I decided to go to Siena on a day trip by myself. It was a really great day, but interesting as well. I took the train there and when I got to the station I went across the street and into a mall. I was mapless and didn’t really know where I was going, but finally found a couple in the mall with a map and asked them for directions. Their english was minimal, but they explained to me that they had gotten this map in the train station for only 50 cents. So I made my way back to the train station, and asked about five people about the 50 cent map, but no one seemed to know what I was talking about. So instead I bought the cheapest map I could find which ended up being 6 Euros. This map was wrapped in cellophane with a big sticker that said “please don’t open the maps”. So, I make my purchase and get outside the train station, open my map and realize this thing is monstrous! It’s like a friggin’ wall hanging that stretches from arm to arm. I was mortified and I didn’t want to use it because first of all I couldn’t even find where I was because the map was so huge, and second of all, I might as well have worn a neon sign around my neck that said “tourist”.
When I’m in a country where I don’t know the language, I at least try to learn some important phrases. I was asking people “Dove si trova Piazza del Campo?” , and when they answered me in Italian, I realized that I don’t know Italian- I don’t know what they’re telling me in response. I eventually made the right turns and found my way to Piazza del Campo, which I loved because you walk down stairs into these archways that lead you to the beautiful brick piazza.
It’s built at a bit of a slant and twice a year there’s a festival that includes a bareback horse-race in the piazza; I would love to go back for that! There’s a fountain in the piazza and the city hall is in this piazza as well which has a huge bell tower (Torre del Mangia) that you can climb for 8 Euros!
Torre del Mangia is the second tallest secular medieval tower in Italy, and it’s totally worth the 8 Euros and trek up 400 stairs to reach the top. There are lots of windows for you to look out on the way up and when you get to the top you have one of the greatest views of Siena! It was totally worth it. I climbed on a Thursday, plus it’s November, so I only passed one person on my way up.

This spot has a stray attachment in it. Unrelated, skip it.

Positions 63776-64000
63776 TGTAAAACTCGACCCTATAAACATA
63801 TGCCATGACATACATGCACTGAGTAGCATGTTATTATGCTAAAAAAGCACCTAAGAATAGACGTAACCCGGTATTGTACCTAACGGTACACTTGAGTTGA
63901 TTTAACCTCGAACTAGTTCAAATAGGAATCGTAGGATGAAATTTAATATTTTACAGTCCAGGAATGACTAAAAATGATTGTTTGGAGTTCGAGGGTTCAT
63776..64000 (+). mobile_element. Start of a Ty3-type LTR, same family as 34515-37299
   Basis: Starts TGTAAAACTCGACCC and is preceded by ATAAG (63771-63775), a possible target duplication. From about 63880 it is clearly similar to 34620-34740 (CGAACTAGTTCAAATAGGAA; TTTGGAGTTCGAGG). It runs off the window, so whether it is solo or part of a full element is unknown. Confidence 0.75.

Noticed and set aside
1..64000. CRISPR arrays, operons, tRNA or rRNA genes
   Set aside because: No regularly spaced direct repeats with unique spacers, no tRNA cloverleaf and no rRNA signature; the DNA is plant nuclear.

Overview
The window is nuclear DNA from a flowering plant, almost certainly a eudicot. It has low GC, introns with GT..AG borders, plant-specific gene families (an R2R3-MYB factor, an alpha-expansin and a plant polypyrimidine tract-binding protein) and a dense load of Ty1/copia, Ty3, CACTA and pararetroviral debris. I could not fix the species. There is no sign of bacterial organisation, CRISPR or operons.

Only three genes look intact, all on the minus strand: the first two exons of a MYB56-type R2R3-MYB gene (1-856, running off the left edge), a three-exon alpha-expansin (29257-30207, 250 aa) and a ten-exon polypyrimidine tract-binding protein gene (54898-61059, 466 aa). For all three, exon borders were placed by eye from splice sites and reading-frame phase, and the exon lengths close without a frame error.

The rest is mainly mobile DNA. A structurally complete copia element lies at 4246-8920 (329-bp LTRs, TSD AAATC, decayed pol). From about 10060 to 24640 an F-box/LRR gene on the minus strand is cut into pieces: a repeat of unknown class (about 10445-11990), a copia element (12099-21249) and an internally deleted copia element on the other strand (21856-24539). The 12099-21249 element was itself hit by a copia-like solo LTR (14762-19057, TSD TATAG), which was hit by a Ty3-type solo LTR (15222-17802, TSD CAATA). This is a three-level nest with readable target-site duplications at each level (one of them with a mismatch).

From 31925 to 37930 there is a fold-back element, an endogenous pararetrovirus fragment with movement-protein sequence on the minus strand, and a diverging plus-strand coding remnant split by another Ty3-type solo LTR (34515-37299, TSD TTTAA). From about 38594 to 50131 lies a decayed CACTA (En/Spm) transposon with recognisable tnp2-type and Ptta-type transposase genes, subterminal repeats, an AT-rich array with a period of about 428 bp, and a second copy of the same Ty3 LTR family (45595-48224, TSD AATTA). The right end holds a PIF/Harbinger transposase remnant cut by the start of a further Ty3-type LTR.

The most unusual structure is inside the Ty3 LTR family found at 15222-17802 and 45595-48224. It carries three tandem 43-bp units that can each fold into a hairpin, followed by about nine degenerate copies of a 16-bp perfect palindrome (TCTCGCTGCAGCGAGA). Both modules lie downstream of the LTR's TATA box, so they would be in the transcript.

When you reach the top the view is absolutely amazing, and I was fortunate enough to be standing directly under the bell at noon, and it scared the crap out of me when it went off, but at the same time I’m really glad I was because it just added a little more to the experience.
(A Spectacular View of the Tuscan Landscape From the Top)
After climbing the tower I wandered around the streets of Siena for a while, going into shops, getting gelato, buying gifts for my family, and getting some lunch. Then I made my way in the early afternoon to the Duomo. They have a ticket package where you get into the Duomo Museum, the Duomo, the “Panorama” and the Baptistry all for 10 Euros. The Duomo was supposed to be built to be bigger than Saint Peter’s Basilica, but famine and financial problems prevented the building from being completed, and it instead made a piazza surrounded with beautiful black and white marble pillars.
So, I bought the ticket and went into the Museum, which was really amazing, except once again you can’t take photographs in unfortunately, so I don’t get to share the amazing artwork I saw there, but you get to the Panorama from the museum and I can show you the view from up there:
(Left is walking into the piazza, this arch is what would’ve been part of the church, and right is a view from the “Panorama” of the bell tower I climbed earlier that day.)
After I left the museum I went into the Duomo. It is absolutely stunning. There are black and white striped marble columns, beautiful paintings and sculptures by Michaelangelo and others, and a library with a collection of exquisite medieval bibles. The floors are inlaid with amazing depictions of Bible stories… They’re absolutely amazing. Instead of me describing the Duomo, I’ll actually show you with pictures:
After the Duomo I went into the Baptistry which, again was filled with a ton of amazing artwork which, again, I’ll let these pictures describe.
After the Baptistry, I wandered around a tiny bit more, but I had a train to catch, so I didn’t see anything else, really. However, when you walk around anywhere in Italy, you see about six million amazing things, but I’m only going to share two from my walk back to the train station, which was much less eventful than my walk at the beginning of the day.
For more on my Italian adventures you can read about them here: